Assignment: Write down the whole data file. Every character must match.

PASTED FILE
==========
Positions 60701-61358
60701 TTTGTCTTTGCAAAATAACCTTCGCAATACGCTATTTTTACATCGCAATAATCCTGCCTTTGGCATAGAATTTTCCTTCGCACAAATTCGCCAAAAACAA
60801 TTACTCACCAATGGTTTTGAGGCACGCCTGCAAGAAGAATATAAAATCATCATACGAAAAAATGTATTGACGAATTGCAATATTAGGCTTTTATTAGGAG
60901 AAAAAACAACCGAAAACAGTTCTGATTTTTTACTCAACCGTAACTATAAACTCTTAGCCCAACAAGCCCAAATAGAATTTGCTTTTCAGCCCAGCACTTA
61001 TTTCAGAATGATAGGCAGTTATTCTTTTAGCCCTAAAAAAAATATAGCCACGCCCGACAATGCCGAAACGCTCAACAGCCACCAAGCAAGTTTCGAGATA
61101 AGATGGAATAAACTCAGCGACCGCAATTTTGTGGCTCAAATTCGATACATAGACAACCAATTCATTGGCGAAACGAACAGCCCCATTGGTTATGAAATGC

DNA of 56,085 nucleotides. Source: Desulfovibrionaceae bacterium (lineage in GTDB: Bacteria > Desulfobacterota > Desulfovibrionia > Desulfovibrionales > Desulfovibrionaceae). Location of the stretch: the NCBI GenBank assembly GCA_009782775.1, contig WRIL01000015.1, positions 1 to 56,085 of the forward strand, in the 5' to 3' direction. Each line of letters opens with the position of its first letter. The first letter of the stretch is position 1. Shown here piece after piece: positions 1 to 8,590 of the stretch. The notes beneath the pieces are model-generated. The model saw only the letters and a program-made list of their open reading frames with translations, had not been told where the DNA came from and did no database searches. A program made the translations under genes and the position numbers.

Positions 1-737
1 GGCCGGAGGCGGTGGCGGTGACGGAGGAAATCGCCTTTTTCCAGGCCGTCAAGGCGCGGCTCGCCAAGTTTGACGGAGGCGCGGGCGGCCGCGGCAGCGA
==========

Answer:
Positions 60701-61358
60701 TTTGTCTTTGCAAAATAACCTTCGCAATACGCTATTTTTACATCGCAATAATCCTGCCTTTGGCATAGAATTTTCCTTCGCACAAATTCGCCAAAAACAA
60801 TTACTCACCAATGGTTTTGAGGCACGCCTGCAAGAAGAATATAAAATCATCATACGAAAAAATGTATTGACGAATTGCAATATTAGGCTTTTATTAGGAG
60901 AAAAAACAACCGAAAACAGTTCTGATTTTTTACTCAACCGTAACTATAAACTCTTAGCCCAACAAGCCCAAATAGAATTTGCTTTTCAGCCCAGCACTTA
61001 TTTCAGAATGATAGGCAGTTATTCTTTTAGCCCTAAAAAAAATATAGCCACGCCCGACAATGCCGAAACGCTCAACAGCCACCAAGCAAGTTTCGAGATA
61101 AGATGGAATAAACTCAGCGACCGCAATTTTGTGGCTCAAATTCGATACATAGACAACCAATTCATTGGCGAAACGAACAGCCCCATTGGTTATGAAATGC

DNA of 56,085 nucleotides. Source: Desulfovibrionaceae bacterium (lineage in GTDB: Bacteria > Desulfobacterota > Desulfovibrionia > Desulfovibrionales > Desulfovibrionaceae). Location of the stretch: the NCBI GenBank assembly GCA_009782775.1, contig WRIL01000015.1, positions 1 to 56,085 of the forward strand, in the 5' to 3' direction. Each line of letters opens with the position of its first letter. The first letter of the stretch is position 1. Shown here piece after piece: positions 1 to 8,590 of the stretch. The notes beneath the pieces are model-generated. The model saw only the letters and a program-made list of their open reading frames with translations, had not been told where the DNA came from and did no database searches. A program made the translations under genes and the position numbers.

Positions 1-737
1 GGCCGGAGGCGGTGGCGGTGACGGAGGAAATCGCCTTTTTCCAGGCCGTCAAGGCGCGGCTCGCCAAGTTTGACGGAGGCGCGGGCGGCCGCGGCAGCGA